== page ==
The purpose of Factory Acceptance Testing (FAT) is to review and test the functionality of the systems we deliver and to provide a hands-on demonstration for operations personnel. The FAT process paves the way for a smooth-running, successful start-up. This is done through the deployment of a rigorous simulation environment that closely mimics the actual process, allowing the control system to be tested in a responsive, and realistic manner.
Our FAT plans provide the guidelines for these tests and are structured with the intention of logically progressing through the various operations of the process. We do this to make the most of the time we have with the participants and to keep focused on the tasks of thoroughly testing the system while simultaneously training the operators on the new system functionality.
The test involves the equipment to the extent required for the operator to interact with the system. This would traditionally involve operator desks, operator stations, HMI interface screens, and the processors responsible for running the system and simulating the process environment. The test also provides the perfect situation to test interfaces to special/intelligent field devices, third party equipment, etc. Equipment such as Remote I/O cabinets and Drives can be included as available, however, these items are thoroughly tested on a component level basis and are generally simulated as part of the test. This frees the equipment to be shipped early for construction purposes and is a tremendous help when facing tight project schedule constraints. An example of a test set-up is illustrated below.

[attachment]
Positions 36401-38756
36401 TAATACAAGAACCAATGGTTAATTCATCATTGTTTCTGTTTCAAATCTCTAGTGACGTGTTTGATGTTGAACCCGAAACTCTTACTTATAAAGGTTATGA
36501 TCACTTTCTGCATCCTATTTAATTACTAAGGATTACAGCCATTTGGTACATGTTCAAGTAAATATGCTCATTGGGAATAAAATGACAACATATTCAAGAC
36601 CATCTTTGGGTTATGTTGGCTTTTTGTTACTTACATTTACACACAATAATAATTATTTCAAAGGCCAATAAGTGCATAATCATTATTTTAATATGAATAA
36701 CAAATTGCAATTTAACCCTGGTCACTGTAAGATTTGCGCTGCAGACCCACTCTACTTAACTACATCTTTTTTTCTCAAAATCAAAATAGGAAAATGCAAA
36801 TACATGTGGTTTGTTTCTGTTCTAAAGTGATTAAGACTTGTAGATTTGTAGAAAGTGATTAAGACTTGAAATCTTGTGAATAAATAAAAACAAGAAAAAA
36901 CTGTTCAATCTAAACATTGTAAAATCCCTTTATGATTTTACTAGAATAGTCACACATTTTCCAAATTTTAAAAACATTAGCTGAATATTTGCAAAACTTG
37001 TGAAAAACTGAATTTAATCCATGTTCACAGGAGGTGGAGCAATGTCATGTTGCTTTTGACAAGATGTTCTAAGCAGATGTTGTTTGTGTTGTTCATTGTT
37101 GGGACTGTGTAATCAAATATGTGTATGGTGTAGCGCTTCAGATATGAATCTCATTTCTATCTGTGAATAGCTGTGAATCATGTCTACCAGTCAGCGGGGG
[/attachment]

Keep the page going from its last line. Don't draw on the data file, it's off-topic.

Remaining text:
As mentioned above, the simulation environment is critical to the test. Since field devices, physical process equipment, and actual product are unavailable, the system simulates feedback signals by reading outputs from the application code, modeling the process response to these outputs, and writing the result to simulated data that is then moved to the input data when the simulator is enabled. The result is that the application code runs as if it were interacting with the real process.